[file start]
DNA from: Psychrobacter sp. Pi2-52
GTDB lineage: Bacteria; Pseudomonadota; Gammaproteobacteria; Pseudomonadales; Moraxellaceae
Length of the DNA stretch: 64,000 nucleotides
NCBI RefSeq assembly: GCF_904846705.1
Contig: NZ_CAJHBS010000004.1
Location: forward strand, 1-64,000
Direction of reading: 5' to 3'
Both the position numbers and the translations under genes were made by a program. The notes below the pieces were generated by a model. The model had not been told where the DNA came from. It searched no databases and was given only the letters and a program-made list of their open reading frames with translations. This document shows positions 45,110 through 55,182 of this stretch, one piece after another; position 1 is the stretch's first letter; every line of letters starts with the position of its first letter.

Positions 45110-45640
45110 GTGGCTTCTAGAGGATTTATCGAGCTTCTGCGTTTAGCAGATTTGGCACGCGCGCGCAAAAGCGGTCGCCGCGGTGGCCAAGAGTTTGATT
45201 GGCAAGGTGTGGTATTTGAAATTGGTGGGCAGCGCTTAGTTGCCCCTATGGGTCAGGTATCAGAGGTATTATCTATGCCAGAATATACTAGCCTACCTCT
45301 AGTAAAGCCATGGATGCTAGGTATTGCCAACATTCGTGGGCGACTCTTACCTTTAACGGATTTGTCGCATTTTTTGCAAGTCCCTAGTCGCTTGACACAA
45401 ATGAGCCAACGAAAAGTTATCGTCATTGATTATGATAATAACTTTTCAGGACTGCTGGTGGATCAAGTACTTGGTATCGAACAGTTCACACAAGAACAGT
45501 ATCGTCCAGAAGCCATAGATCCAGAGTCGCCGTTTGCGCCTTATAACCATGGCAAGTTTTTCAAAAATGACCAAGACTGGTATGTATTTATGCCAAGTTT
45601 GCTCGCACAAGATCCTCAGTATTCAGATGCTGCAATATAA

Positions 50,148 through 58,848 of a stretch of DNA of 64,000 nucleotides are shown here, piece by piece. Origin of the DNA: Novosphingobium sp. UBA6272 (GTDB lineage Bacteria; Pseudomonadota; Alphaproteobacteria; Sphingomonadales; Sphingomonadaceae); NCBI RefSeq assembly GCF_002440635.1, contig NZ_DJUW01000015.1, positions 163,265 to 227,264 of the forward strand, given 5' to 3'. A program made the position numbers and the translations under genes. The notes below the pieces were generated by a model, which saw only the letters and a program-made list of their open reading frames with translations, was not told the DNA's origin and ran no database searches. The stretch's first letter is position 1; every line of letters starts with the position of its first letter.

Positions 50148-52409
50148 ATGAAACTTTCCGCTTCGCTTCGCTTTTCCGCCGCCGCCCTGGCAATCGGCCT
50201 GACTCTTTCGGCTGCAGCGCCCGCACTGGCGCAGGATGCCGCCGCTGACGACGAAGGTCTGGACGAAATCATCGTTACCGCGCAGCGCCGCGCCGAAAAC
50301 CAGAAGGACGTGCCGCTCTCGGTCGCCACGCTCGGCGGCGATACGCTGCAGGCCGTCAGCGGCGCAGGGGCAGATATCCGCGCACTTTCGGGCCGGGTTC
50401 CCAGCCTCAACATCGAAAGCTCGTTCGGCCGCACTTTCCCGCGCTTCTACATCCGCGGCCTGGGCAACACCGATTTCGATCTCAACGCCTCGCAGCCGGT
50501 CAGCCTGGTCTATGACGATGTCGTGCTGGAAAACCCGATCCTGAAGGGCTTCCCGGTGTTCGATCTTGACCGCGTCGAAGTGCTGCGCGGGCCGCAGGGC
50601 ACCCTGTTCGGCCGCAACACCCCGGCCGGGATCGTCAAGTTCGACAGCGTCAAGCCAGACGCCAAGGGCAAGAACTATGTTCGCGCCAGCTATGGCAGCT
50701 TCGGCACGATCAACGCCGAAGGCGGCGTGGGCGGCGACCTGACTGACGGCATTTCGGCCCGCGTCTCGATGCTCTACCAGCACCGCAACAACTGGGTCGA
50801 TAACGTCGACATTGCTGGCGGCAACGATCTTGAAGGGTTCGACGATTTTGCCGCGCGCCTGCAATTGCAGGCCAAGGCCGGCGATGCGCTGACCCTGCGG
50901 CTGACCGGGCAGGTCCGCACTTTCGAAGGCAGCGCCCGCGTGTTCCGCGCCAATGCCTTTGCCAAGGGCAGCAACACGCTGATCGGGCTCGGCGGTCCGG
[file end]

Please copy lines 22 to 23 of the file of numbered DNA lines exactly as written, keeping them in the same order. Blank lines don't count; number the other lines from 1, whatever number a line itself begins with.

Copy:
50501 CAGCCTGGTCTATGACGATGTCGTGCTGGAAAACCCGATCCTGAAGGGCTTCCCGGTGTTCGATCTTGACCGCGTCGAAGTGCTGCGCGGGCCGCAGGGC
50601 ACCCTGTTCGGCCGCAACACCCCGGCCGGGATCGTCAAGTTCGACAGCGTCAAGCCAGACGCCAAGGGCAAGAACTATGTTCGCGCCAGCTATGGCAGCT